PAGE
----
Johnson is a prolific history writer, with significant titles to his name. This short biography of Christ is a great read. It is well-written and fresh for the believer and approachable for the non-believer alike. It is not jammed full of Scripture references, like apologetics books or Bible study materials. It is not intended to be either of those things.

As a believer, I had to adjust my perspective while reading the first three chapters, mainly because I am accustomed to more analytical text with footnotes and cross-references when reading about Jesus or God's Word.

The subtitle is true to the text - this is a biography, and it paints a visual image of its subject. Johnson summarizes the era of Jesus' birth and life on earth with fresh insights on cultural practices and gives you a sense for the man behind the red letter verses in the Bible.

Johnson's economy of language hits the nail on the head. No fluff. No sense that the author has to jam one more thing in to prove his point. It reads like eloquent campfire storytelling, relating the author's recollections of his old friend, Jesus. "You should have seen the way Jesus addressed the leaders of his day...like nothing you can imagine. Calm, poised, one step ahead of the game. He was forever a paradox, loving the unlovable and turning conventional wisdom and rule-following on its ear." (my own paraphrase, not a direct quote from the text).

This may be the most winsome, read-it-in-a-day portrait of Jesus you will find, and may be the book about Jesus that intrigues the skeptic to want to learn more.
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Format: Roughcut
Overall, I really liked this book. It was an easy read and did a great job personifying Jesus. I was brought up Christian, and am practicing today. The first half of the book I'd say was 'nice', most of the stories recounted were those that you were taught in Sunday School. It was a pleasant read, but I didn't really learn anything. However I found the last two Chapters of Jesus' life very interesting, and is the reason I gave the book four stars. The last two chapters are about the Cruxification and the Resurrection. What I found most interesting wasn't exactly how Jesus was crucified, as we've all learned about that before, but the politics that were going on to allow for such an event and tragedy to happen. I always wondered why a crowd that was so excited to see Jesus on Palm Sunday could turn on him so in one week's time, and this book helped answer that. The last two chapters also help you understand the relationships Jesus had with his disciples and the women in his life. This book would also be great for non-Christians who want a basic understanding about a man who has a whole religion based on his teachings.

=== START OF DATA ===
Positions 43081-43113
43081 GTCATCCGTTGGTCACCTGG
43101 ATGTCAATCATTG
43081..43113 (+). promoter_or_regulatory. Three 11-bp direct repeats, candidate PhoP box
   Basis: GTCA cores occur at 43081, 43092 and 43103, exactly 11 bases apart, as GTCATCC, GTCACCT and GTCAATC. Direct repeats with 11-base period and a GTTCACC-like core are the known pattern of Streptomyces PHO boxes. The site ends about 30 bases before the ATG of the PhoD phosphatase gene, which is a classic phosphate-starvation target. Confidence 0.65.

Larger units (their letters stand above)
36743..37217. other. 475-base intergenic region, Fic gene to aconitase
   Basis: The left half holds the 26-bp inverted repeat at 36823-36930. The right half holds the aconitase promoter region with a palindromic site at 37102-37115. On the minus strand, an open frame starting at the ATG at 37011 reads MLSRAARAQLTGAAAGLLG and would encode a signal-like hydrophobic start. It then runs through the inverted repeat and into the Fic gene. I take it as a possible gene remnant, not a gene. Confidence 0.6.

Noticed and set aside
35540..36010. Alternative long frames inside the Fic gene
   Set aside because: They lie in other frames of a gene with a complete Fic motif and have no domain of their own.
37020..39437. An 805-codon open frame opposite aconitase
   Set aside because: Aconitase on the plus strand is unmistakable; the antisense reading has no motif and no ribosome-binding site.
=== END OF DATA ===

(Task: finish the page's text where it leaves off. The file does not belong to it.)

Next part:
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Format: Paperback
This easy-to-read biography of Jesus, though not profound, is full of insights into Jesus and his teachings. It's an excellent text for the new Christians or for someone who has spend decades in the faith.
Johnson reminds us that, while many of Jesus' teaching have become maxims, that they were startling new in his day and provoked anger and disgust as well as approval.
He also notes how breathtakingly new was the concept of love as Jesus preached it. It had no limitations. Love of mankind did not exist in Jesus' day as a concept. The idea of loving all humanity did not occur to anyone - Greek or barbarian, Jew or Gentile. Everyone's compassion - love - was selective.
There are some flaws. Johnson said Jesus referred to all as children of God. He told one crowd they were children of the devil. Not everyone is a child of God. They can be but it's not automatic.
All in all, a very good book